Digitising agricultural value chains in Sri Lanka using Human Centred Design

June 13, 2018 | mAgri | South Asia | Sri Lanka | Matt Strickland

Since June 2017, the GSMA mAgri programme has been working with the Digital services team at Dialog Axiata PLC (Dialog) in Sri Lanka to explore opportunities for developing a business-to-business (B2B) service for last mile digitisation in agriculture.  Sri Lanka has a large population reliant on agriculture with 82% [1] of the 21m population living rurally; agriculture (value added) contributes 8% of GDP.[2]  Dialog has the largest network coverage in Sri Lanka and commands approximately 45% of pre-paid market share.[3]

With a strategic interest in driving rural adoption of their eZ Cash mobile money service, Dialog* and the mAgri programme worked together to develop an holistic agribusiness digital solution, which includes the facility for digitising smallholder farmer (SHF) payments. This project was built on the successes achieved by Dialog’s sustainability team and the mAgri programme through the development of Govi Mithuru (farmers’ friend), a business to consumer (B2C) service, which provides context-specific agricultural advice across 14 crops.

Value chain assessment

From initial desk research tea, rubber, dairy and tropical fruits were all value chains of interest to the mAgri team due to the relative formality of these value chains in Sri Lanka.  By formality we refer in part to the presence of established agribusinesses procuring directly from smallholders, where the roles and economic relationships between SHF and agribusinesses are well defined. See below for further detail:

Further validation of these value chains was achieved through field research concentrating on exploring the dairy and tea sectors in greater depth.  The field research team comprised representatives from Dialog, the GSMA mAgri programme and local digital research agency, Innovation Quotient (IQ); It is important for the MNO’s product manager join the field research in order to develop empathy for the context in which the service will be used and to ensure that further product iteration decisions are made from a strong knowledge based.  In-depth interviews were conducted with a variety of stakeholders within agribusinesses (management, admin, extension services and collection agents) and SHF involved in their supply chain across a number of geographical zones in Sri Lanka.  A great deal of insight was gained by the research and it was extremely interesting to see how different the local context was when compared to other markets

Using a human-centred design approach, the research team were able to gain a great deal of insight into the specifics of the value chains.  For instance, interviews revealed the density of tea factories in some areas and lack of direct supplier-factory contracts, which really highlighted the need for agribusinesses to invest in their relationships with SHF (e.g. through extension services, payment advances and of course competitive prices) to ensure regular delivery of green leaf from SHF.  The dairy industry by comparison was far less concentrated, with location really limiting the choices farmers had in terms of to whom they could sell their milk.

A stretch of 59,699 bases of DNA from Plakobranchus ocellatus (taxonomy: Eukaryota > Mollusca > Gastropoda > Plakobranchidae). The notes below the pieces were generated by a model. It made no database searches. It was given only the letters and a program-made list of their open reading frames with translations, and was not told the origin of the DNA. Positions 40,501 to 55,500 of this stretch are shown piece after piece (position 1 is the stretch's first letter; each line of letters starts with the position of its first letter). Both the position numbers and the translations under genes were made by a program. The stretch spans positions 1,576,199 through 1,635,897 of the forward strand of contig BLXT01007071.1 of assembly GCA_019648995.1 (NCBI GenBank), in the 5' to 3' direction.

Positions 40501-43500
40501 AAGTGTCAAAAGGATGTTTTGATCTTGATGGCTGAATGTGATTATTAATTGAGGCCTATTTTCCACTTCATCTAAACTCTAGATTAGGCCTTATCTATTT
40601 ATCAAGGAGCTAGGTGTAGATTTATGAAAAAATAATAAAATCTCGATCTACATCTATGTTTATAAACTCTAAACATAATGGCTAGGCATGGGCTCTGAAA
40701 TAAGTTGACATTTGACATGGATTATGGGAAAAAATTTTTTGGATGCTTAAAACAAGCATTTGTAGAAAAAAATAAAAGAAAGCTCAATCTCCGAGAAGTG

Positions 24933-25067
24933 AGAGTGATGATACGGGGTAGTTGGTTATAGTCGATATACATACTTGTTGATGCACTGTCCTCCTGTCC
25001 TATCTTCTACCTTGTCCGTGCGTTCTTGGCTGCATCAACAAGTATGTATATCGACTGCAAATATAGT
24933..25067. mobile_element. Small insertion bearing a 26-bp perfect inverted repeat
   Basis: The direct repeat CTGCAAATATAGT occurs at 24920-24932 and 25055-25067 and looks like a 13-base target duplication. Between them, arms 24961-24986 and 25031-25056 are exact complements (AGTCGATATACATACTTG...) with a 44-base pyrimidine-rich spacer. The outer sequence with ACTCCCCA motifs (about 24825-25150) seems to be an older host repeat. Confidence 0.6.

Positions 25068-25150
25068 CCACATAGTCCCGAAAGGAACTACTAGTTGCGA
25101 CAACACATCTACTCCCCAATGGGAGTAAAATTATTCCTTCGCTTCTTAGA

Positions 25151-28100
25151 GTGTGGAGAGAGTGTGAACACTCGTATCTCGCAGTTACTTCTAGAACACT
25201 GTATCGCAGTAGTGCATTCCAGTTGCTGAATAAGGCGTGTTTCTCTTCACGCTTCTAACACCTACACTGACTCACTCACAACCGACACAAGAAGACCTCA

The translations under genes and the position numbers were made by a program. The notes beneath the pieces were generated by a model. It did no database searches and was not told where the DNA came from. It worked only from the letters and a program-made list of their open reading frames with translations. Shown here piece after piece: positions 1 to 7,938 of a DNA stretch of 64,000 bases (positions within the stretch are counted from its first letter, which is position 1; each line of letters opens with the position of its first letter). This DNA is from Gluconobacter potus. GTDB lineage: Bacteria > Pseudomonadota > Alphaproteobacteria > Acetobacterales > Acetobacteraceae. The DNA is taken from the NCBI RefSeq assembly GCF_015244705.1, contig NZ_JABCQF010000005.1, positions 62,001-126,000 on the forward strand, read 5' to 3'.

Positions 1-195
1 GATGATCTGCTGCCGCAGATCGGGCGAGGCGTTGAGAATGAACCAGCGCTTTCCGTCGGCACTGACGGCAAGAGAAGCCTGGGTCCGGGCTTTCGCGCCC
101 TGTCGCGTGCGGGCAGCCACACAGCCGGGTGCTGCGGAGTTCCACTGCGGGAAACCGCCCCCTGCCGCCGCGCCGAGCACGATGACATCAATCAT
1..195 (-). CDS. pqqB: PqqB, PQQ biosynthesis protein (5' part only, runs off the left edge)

Product development and pilot

Following completion of the field research, a comprehensive synthesis of research findings took place to understand stakeholders’ pain points, identify opportunity areas and evaluate whether a digital solution was suitable.

The need for a strong relationship management tool in the tea sector was highlighted as an opportunity to add value to both the farmer and agribusiness and formed a large part of the functionality included in the minimum viable product (MVP) presented to Dialog and validated with agribusinesses who participated in the research phase.

Dialog opted to build their solution in-house rather than adapting an off-the-shelf agri-tech service to meet the MVP requirements.  While this approach potentially increases upfront costs and takes longer to field test and refine, it does mean that only essential features are included, making the beta version lean and arguably easier for the agribusiness staff to learn.  Choosing this route also meant that an MVP can be piloted and richer features validated for further development.  However, it is important to note that this approach will not work for all operators and does depend on market dynamics and context.

In March 2018, the pilot service was launched along two collection routes with a tea factory in Ratnapura district.  The system has been designed so that the complex actions (requiring more than basic technical literacy) are in the hands of the agribusiness admin staff and collection agents, who are already computer literate and familiar with smartphones.  At present, SHF need only respond to an SMS in order to notify the factory of their readiness for crop collection.  While the pilot is still ongoing, valuable learnings have already been accommodated such as the agribusiness supporting their collection agents with data top-ups, white listing farmers responding to the SMS shortcode and some user-interface changes to help ensure the most relevant information is available to collection agents as they reach the farmers.

Further SHF are currently being enrolled into the pilot and Dialog’s eZ Cash presence is being bolstered in readiness for implementing digital payments in the coming weeks.

*eZ Cash is end to end inter operable with Etisalat and Hutch

[1] http://www.fao.org/faostat/en/#country/38
[2] http://www.fao.org/faostat/en/#country/165
[3] GSMA intelligence:https://www.gsmaintelligence.com/operators/319/data/?report=5a86a69279568

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